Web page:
I know I’ve said it before, but I’ll say it again: Herschel Walker is not a good candidate. In fact, he is a terrible candidate. He is often confused, and unable to speak in-depth about policy issues, and as seen above, he is simply not the best and brightest of possible candidates. I’ve also said before that I wouldn’t be surprised if he had suffered a traumatic brain injury during his football years or was diagnosed with CTE, contributing to his inability to clearly communicate and his lack of basic comprehension. And although never thoroughly vetted as a candidate, he is a famous football star and Heisman Trophy winner, and Donald Trump endorsed him. All of which counts for a lot to Georgians. The whole thing seems to be an unvarnished look at the underbelly of politics: A famous person is flattered when approached by a powerful group of deep-pocketed individuals who in turn flatter the politically inexperienced individual and make him an offer he can’t refuse. Said individual then goes on to ignore the advice of those closest to him, accepts their offer, and finds himself in the eye of the storm. It’s been obvious that Walker’s enablers, such as the far-right media, walk him through interviews by feeding him hints and even filling in the blanks for him. And along with his supporters, including fellow Republican lawmakers, these enablers easily ignore the word salad coming out of his mouth. The man clearly requires assistance. And that’s why I cringed when I saw Obama mock him. Talk about shooting a damaged fish in a barrel. But Walker gives his opponents a lot to work with and he willingly signed up for this gig. However, I still believe there is something ugly about the Republican Party putting him up as a candidate in the first place. But what was anyone to do about it?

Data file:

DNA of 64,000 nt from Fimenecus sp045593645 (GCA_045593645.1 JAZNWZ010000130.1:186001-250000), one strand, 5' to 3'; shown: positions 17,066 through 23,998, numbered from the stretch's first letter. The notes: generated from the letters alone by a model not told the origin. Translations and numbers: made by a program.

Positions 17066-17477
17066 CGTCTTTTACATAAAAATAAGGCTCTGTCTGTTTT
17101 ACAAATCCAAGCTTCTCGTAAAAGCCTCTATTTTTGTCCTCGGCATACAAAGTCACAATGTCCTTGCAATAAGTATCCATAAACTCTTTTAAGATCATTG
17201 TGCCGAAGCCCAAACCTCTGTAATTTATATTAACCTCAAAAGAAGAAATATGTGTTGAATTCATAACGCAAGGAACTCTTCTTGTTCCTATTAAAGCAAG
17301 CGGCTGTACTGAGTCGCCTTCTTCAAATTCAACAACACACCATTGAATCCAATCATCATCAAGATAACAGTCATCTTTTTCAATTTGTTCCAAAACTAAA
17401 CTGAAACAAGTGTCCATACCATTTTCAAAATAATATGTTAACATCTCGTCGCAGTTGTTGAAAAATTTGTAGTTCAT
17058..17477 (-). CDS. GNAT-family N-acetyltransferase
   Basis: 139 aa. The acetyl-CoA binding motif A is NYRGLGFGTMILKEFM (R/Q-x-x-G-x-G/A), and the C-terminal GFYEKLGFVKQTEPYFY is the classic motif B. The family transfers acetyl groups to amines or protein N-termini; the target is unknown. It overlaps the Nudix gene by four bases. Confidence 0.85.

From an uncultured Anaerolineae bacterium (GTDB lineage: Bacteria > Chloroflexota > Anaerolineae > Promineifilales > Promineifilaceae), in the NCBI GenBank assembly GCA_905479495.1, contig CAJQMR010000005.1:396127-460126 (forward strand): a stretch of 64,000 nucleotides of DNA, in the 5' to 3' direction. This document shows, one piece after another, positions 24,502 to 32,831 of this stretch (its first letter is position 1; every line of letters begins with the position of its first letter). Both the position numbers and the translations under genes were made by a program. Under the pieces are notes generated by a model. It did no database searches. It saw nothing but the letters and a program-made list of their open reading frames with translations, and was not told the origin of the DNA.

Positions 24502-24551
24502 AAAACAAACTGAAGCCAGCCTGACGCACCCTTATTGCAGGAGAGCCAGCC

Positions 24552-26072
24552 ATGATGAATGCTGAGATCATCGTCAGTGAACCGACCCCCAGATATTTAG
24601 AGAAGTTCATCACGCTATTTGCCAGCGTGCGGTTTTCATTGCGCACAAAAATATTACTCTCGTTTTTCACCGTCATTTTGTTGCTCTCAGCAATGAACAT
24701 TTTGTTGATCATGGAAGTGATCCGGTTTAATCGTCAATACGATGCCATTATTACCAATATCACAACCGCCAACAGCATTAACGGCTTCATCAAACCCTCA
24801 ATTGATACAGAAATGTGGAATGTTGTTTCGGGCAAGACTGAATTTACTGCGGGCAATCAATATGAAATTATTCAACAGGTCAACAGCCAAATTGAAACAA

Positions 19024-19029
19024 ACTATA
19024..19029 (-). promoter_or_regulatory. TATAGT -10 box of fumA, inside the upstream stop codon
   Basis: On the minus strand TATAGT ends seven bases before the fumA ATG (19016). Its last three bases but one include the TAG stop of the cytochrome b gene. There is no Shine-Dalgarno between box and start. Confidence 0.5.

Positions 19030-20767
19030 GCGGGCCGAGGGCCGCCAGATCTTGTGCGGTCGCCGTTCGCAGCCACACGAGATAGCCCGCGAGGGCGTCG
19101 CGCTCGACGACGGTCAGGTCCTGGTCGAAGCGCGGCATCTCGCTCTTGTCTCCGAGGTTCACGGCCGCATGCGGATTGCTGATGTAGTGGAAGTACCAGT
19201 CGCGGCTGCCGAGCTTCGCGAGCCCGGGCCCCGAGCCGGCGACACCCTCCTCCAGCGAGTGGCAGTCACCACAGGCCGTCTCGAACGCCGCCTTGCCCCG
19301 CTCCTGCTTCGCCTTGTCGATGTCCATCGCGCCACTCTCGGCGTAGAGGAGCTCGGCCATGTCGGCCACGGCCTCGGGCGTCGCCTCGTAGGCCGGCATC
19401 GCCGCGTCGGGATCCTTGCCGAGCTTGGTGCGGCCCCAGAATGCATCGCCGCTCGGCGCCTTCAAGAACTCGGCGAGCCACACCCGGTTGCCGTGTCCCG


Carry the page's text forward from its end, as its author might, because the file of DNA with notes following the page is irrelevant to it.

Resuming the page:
“McConnell has suggested to allies that former Georgia senators David Perdue and Kelly Loeffler should take another look at running again, according to three sources familiar with the matter, after their narrow losses in January flipped the Senate to Democratic control.”
Ultimately those efforts went for naught. And by around this time last year, McConnell had given up – endorsing Walker’s bid. “Herschel is the only one who can unite the party, defeat Senator Warnock, and help us take back the Senate,” McConnell said at the time.
And then there is this:
In a brief interview with POLITICO on Saturday, Walker seemed to mistake which chamber of Congress he was running for and also appeared to think the outcome of his race would determine control of the Senate.
“They’re not [less motivated] because they know right now that the House will be even so they don’t want to understand what is happening right now,” he said of voters. “You get the House, you get the committees. You get all the committees even, they just stall things within there. So if we keep a check on Joe Biden, we just going to keep a check on him.”
Republicans have won the House, and Democrats will control the Senate no matter what happens in Georgia. A win by Warnock would pad their majority by one seat, to 51-49.
When we look at which candidate is the most informed about politics and policy, has a decent grasp of basic history, can articulate his position and clearly communicate it to the American public, it isn’t Walker. And yet, the right will vote for him not only because he is the Republican candidate but because they know that there will be plenty of handlers and aids directing his every move, and instructing him on what to say and how to advance the Republican agenda. And that seems to be all that matters in the end.
Note: It’s interesting to me – and telling, I think – that Republicans continue to attack President Biden over his mental fitness (or lack thereof) and senator-elect John Fetterman’s auditory processing issues, and yet don’t have any problem with similar manifestations by Herschel Walker.